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The Theatreguide.London Review

Finborough Theatre       January 2007

Israeli dramatist Joshua Sobol's play is part hagiography, part propaganda piece, and it has the inherent flaws of both genres, most notably that it is not very good drama.

Sobol tells the somewhat fictionalised story of Franz Jagerstatter, an Austrian farmer who became something of a folk hero (long after the fact) for choosing death over any co-operation with the Nazis.

In a programme note the playwright openly acknowledges that his intention is to inspire the small number of Israeli soldiers beginning to rebel against orders to mistreat Palestinians.

But to do so, he has to cheat both as historian and dramatist, in ways that backfire against the play's success.

The actual Jagerstatter was a devout Catholic who built his opposition to the Nazis on a deep and fully developed religious faith.

But Sobol cuts almost all references to religion that might get in the way of his intended audience's identification with his hero, leaving the play's Franz a secular moralist with nothing more than his own conviction that he's right.

Of course he is right, but that's not the point. Like many hagiographers Sobol actually turns his cardboard saint into an unattractive prig - he won't accept an offered job as janitor in a children's hospital because it would mean wearing a German uniform.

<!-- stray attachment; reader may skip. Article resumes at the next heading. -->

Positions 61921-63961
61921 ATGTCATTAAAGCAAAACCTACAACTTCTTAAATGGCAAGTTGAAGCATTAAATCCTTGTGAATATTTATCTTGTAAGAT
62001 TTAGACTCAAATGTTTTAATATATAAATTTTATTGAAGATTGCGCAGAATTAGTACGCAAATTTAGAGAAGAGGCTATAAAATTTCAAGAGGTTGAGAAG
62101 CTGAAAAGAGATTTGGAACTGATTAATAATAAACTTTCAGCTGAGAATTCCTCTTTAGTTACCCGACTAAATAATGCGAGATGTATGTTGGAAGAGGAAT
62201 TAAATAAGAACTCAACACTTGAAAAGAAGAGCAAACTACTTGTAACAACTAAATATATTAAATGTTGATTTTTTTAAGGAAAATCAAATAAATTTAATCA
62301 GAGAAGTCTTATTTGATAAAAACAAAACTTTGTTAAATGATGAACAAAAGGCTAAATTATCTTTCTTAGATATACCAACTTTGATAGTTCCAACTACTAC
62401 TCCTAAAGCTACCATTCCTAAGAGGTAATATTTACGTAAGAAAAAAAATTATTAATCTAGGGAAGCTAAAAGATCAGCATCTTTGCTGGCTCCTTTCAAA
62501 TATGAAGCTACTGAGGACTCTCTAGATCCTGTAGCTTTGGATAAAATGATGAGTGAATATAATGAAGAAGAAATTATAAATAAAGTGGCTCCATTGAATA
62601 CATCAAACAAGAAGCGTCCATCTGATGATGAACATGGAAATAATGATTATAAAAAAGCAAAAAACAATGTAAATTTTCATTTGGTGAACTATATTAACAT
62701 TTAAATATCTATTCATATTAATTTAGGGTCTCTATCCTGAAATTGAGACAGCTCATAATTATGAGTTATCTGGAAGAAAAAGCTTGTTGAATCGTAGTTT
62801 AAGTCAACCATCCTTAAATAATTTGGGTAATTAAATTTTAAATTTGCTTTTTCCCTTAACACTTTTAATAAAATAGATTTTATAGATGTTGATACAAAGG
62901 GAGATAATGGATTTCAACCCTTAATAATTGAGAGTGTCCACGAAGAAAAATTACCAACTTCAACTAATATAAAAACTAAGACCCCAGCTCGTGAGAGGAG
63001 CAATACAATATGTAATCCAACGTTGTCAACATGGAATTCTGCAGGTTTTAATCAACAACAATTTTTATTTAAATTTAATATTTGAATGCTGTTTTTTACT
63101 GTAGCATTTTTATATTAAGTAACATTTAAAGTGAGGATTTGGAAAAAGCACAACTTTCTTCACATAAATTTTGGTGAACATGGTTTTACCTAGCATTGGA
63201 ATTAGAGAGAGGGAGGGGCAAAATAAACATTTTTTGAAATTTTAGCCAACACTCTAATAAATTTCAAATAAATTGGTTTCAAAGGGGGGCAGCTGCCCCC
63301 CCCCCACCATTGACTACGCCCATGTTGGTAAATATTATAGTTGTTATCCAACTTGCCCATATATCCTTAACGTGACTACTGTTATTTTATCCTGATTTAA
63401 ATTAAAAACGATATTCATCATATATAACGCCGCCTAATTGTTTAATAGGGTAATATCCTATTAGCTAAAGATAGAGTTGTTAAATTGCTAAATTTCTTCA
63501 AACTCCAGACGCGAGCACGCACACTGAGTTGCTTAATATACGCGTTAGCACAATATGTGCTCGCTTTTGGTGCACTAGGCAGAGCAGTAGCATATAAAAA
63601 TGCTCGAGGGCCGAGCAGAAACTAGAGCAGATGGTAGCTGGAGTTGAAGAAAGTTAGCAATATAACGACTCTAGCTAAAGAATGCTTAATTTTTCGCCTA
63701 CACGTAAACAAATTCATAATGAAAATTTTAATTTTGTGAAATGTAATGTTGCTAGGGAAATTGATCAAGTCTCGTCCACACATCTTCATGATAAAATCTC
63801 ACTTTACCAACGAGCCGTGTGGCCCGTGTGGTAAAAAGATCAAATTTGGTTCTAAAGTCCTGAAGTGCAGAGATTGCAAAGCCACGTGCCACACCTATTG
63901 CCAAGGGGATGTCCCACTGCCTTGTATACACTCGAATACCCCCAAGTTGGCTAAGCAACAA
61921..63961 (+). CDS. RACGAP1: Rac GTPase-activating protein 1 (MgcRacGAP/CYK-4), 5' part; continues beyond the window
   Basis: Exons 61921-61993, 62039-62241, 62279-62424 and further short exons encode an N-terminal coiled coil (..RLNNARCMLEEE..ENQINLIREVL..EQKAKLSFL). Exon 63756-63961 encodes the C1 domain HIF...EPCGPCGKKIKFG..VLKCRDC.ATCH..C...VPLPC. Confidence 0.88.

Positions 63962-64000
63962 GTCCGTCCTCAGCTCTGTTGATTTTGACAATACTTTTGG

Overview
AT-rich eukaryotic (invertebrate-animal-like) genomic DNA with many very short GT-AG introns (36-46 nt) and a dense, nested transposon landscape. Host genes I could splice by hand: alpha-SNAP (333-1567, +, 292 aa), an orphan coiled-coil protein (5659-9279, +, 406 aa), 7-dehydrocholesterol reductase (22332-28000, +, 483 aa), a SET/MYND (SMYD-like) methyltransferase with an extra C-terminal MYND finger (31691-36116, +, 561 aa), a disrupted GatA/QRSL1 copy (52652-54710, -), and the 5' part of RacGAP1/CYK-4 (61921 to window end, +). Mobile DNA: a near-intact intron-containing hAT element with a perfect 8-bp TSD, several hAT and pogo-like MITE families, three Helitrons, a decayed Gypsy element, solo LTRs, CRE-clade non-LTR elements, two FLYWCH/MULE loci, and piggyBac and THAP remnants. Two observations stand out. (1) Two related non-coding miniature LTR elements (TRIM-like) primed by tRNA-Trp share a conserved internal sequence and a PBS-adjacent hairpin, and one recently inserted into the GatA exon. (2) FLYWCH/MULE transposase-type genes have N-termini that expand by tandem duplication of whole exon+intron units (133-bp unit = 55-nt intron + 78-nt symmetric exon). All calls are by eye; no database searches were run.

While the play won't make you root for the Nazis, it is will draw your sympathies towards those who urge him to make the tiny, meaningless compromises that could save his life.

Several characters in the play accuse Franz of being an egotist who assumes that he's right just because he's him, and that everyone else in the world is wrong just because they disagree with him.

And dramatically, you are likely to find yourself sympathising with them and just getting annoyed with the character the play wants to celebrate.

This is particularly evident when Sobol introduces two friends of Franz's who have allowed themselves to be drafted.

One has a totally pointless army job that leaves him confident he is doing absolutely nothing to further the Nazi war machine, while the other is an anti-aircraft gunner who sees nothing political in defending innocent civilians from enemy bombers.

Sobol wants us to see them as rationalising sell-outs in contrast to his pure hero. But in fact they come across as far more rational and attractive, while Franz suffers by the comparison.

Neither director Michael Ronen nor his cast can overcome the script's inherent failures. Mel Raido captures Franz's intensity and self-righteousness, but simply isn't given the material with which to make him human.

Somewhat more successful, with admittedly easier roles, are Natalie Radmall-Quirke as the wife trying to remember what she loved in this man, Jonathan Bryan and Richard Atwill as the friends who have made their own acceptable compromises with reality, and James Henry Parker as a sympathetic prison guard.

Gerald Berkowitz

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